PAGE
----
Eulen Zauber: A reflection with Jeff Gum

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Verzauberte Eulen was designed by Erich Manz and released by Editoy in 1989, and received a rerelease from HABA in 1991 under the new name Eulen Zauber. So, why are we reviewing a game that’s been out of print for 25 years and was only ever available in Germany? Good question!

I am fucking obsessed with this totally batshit insane game. It defies logic in its obtuse perfection. For starters, let’s talk about the flavor. Eulen Zauber, or Magical Owl, is about a bored wizard who, with nothing better to do with his evening, decides to cast a spell on the forest that makes all the owls switch heads.

You are the owls.

The goal of the game is to reunite your four decapitated owls with their lost heads while navigating the woods, then returning all of your complete owls to the castle to win the game. This is done by rolling 3 dice on your turn: one die is used to move one of your heads, one moves your bodies, and the third moves the BLACK OWL, which we’ll get to later. What this means is that, at any given time, you and one of your opponents are simultaneously in control of your eight total pieces. An owl with a purple head and a yellow body can be moved by the purple player’s head roll, or the yellow player’s body roll. Whenever an owl lands on an already occupied space, those two owls exchange heads. It’s exactly as ridiculous and chaotic as it sounds, and we’re not done. Enter the BLACK OWL. The black owl is a thirteenth neutral piece that is controlled by all four players at once. Other owls can’t move through or land on the space the black owl is chilling at, so through clever maneuvering it can be used as a wall piece. The catch, however, is that the black owl CAN move through, and into, other owls spaces, and therefor trade heads with them. Imagine a scenario where Player 1 moves the black owl onto one of Player 2’s owls, switches heads, and then on Player 2’s turn he takes the black owl’s head and runs with it, using it to block Player 3’s path, while Player 3, who’s head was on Player 2’s body at the start of Player 1’s turn, now can use the black owl’s body to block Player 4. This is a pretty typical round of play.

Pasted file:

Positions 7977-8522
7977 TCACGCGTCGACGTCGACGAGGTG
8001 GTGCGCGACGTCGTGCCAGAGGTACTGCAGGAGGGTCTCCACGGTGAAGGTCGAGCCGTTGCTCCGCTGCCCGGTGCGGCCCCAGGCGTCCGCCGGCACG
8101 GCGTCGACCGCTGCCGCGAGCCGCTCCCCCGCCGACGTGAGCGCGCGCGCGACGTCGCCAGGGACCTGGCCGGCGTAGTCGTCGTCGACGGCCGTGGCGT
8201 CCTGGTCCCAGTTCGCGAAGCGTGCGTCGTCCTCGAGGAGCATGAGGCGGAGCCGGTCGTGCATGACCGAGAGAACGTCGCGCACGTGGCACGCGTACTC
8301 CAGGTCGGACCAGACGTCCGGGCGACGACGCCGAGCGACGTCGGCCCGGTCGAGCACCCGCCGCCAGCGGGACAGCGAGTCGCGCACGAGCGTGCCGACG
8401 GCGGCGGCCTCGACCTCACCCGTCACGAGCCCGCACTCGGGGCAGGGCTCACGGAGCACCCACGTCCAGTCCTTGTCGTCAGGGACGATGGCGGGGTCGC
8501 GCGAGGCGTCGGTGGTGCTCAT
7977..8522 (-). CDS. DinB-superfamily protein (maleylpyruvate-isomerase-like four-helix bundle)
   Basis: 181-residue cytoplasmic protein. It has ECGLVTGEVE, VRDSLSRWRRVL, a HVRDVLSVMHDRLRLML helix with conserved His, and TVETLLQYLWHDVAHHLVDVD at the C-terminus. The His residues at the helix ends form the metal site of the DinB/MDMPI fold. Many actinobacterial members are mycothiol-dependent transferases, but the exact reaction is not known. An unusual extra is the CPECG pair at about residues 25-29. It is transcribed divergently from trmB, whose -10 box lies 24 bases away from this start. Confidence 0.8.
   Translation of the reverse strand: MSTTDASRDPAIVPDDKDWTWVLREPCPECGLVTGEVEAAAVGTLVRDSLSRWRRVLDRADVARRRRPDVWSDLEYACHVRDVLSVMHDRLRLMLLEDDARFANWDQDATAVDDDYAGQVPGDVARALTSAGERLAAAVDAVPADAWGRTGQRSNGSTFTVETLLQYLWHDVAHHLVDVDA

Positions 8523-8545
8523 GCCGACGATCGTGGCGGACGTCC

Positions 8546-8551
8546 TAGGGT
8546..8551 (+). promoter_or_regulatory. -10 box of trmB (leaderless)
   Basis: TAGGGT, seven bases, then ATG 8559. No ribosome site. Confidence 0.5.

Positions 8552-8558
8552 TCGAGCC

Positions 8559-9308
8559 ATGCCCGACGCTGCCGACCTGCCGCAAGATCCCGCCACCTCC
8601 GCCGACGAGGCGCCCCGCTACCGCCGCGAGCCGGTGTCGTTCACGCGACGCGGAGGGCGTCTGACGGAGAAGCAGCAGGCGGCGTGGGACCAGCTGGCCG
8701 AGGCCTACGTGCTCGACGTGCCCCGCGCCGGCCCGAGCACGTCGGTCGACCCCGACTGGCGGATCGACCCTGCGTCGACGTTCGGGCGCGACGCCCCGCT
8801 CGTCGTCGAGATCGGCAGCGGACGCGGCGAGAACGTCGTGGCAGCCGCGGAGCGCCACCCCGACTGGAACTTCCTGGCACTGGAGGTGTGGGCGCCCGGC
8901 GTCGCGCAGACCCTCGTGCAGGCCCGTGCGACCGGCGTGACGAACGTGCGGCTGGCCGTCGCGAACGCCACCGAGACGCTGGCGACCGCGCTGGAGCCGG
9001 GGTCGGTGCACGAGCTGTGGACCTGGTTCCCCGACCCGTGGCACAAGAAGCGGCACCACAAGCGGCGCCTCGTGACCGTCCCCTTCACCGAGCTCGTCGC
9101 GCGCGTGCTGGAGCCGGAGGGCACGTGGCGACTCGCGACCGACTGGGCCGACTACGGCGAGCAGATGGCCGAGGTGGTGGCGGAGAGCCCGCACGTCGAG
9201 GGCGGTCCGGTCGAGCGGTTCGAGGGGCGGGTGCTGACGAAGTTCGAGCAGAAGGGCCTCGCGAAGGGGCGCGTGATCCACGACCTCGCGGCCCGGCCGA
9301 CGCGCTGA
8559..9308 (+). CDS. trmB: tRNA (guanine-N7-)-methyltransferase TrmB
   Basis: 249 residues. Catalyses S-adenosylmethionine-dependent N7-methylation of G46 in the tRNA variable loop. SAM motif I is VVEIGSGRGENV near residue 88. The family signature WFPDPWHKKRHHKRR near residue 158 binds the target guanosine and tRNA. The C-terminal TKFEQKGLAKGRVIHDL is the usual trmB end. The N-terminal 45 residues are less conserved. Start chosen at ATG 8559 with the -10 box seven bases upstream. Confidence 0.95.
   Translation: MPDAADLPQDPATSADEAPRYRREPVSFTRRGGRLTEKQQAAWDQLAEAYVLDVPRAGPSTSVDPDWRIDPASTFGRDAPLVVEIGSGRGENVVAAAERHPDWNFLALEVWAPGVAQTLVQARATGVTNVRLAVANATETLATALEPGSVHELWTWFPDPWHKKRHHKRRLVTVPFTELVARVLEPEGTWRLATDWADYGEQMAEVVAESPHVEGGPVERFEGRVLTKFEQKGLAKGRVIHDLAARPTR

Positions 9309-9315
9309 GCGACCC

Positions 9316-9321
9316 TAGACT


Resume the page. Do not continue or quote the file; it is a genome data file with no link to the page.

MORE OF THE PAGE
I can’t recommend this game highly enough, if you can find it. It’s totally insane in all the right ways. Alliances are made, broken, and punished at light speed. You have the bare minimum level of control without things feeling frustrating. You’re simply strapped in for a wild, ridiculous ride. I have no idea how this mechanic of head swapping came about, how the best flavor justification was “oh they’re magical owls”, or basically how this game exists at all, but I love it. I absolutely love it.

 

Jeff

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